The Two-Wheeled World of George B. Thayer

The Two-Wheeled World of George B. Thayer

The Two-Wheeled World of George B. Thayer

The Two-Wheeled World of George B. Thayer


Cyclotourism has recently risen to prominence with growing national media coverage and thousands of participants taking to America's roadways on two wheels and under their own pedal power.

But the concept is not new. More than a century ago, George B. Thayer took his own first "century," or one-hundred-mile bicycle ride. The Two-Wheeled World of George B. Thayer brings to life the experience of late nineteenth-century cycling through the heartfelt story of this important cycling pioneer.

In 1886, just two years after his first century, Thayer rode his high wheeler across the United States, traveling from his home in Connecticut to California and back. Thayer took an indirect route without any intent to set speed records, but his trip was full of adventure nonetheless. Thayer loved going downhill, his legs over the handlebars, risking life and limb atop the large wheel on often rough and muddy roads. With aplomb and humor, he dealt with the countless other hazards he encountered, including dogs, mule teams, and wild hogs. Even bad weather and poor sleeping conditions could not keep Thayer down.

After his epic tour across the United States, Thayer had the urge to cycle abroad and eventually toured England, Germany, Belgium, and Canada on his bike. His later travels were in part aided by his hometown of Hartford, Connecticut, which was the epicenter of American bicycle manufacturing in the late 1890s. In addition to telling Thayer's cycling story, Kevin J. Hayes brings to life the culture of cycling and its rise at the end of the nineteenth century, when bikes became more affordable and the nation's riding craze took off.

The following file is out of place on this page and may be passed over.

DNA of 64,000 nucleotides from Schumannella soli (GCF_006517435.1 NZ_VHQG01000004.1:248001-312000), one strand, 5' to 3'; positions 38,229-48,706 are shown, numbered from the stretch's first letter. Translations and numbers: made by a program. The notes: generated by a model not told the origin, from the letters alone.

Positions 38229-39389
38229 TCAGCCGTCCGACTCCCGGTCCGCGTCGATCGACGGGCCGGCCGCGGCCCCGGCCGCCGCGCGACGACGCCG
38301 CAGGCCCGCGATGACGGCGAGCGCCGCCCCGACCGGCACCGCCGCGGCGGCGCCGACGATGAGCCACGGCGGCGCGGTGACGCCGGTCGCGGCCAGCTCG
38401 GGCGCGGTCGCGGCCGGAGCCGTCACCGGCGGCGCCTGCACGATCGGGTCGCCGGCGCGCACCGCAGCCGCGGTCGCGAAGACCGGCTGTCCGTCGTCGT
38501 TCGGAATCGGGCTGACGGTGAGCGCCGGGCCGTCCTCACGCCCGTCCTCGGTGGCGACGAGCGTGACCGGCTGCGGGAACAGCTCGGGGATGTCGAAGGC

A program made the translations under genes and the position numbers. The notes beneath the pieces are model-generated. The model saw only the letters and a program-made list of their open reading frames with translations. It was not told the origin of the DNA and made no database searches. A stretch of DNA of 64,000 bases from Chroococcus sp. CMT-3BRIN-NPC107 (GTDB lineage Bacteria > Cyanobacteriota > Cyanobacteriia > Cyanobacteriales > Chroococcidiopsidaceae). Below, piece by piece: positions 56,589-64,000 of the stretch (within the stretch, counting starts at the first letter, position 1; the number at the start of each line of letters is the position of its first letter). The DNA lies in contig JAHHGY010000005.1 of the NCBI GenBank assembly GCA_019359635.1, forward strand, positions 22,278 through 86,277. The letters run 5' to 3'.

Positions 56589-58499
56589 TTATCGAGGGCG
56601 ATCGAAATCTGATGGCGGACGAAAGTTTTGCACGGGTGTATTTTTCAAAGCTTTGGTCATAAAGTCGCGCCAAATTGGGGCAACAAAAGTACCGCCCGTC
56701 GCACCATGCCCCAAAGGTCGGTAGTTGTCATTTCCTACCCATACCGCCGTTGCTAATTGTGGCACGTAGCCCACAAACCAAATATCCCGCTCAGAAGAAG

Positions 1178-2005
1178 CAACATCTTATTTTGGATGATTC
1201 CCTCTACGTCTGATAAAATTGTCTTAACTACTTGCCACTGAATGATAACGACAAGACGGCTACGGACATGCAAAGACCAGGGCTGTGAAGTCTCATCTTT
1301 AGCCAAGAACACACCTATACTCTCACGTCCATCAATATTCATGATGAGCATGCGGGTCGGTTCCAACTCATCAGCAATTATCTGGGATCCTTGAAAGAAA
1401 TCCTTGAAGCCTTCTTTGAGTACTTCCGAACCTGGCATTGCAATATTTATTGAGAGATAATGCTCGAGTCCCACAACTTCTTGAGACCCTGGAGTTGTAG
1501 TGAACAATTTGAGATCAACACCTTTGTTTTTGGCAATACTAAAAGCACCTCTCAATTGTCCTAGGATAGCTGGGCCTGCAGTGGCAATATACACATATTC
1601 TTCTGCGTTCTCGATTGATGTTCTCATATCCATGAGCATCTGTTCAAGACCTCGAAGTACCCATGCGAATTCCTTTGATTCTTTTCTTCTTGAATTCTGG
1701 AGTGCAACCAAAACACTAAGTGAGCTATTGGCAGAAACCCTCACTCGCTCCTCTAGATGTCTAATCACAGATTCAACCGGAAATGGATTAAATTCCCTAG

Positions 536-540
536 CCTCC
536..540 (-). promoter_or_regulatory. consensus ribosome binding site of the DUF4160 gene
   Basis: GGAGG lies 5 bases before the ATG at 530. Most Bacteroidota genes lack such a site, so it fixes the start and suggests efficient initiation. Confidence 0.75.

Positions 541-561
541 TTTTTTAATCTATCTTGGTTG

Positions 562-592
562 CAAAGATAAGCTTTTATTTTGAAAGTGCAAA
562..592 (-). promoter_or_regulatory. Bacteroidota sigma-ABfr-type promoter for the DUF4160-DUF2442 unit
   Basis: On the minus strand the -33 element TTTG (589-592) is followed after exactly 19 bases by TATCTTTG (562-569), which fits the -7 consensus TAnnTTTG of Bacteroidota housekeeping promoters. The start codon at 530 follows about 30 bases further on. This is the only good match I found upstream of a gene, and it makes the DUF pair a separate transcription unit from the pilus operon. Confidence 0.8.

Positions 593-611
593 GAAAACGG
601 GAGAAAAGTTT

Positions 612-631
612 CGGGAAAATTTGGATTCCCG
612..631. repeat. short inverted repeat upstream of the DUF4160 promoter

Cycling south through Florida many years ago, I entered the Everglades the week before Christmas with my friends Andy, Gary, and Kyle. Near sunset we reached Long Pine Key Campground in Everglades National Park. As soon as we dismounted, hordes of mean- spirited mosquitoes attacked our bare limbs. We erected our tents, jumped inside, zipped the flaps shut, and then smashed all the mosquitoes trapped with us. Once the last tent- bound bug had met its maker, we grew bored. Unwilling to spend hours within our tents awaiting sleep, we braved the mosquitoes again to pedal to the bar we had passed a few miles back. Returning to the campground after last call, we rode through dense clouds of mosquitoes that stretched across the road. Those menacing little monsters bounced off our arms and legs and hands and faces. As we approached Long Pine Key, Kyle risked a mouthful of mosquitoes to yell: “I feel like Ian Hibell in the Darien Gap!”

We instantly knew what Kyle meant. Ian Hibell, the greatest cyclotourist of his generation, was one of our heroes. He had made a name for himself cycling through the Darien Gap, across the Sahara, and into many other remote places.

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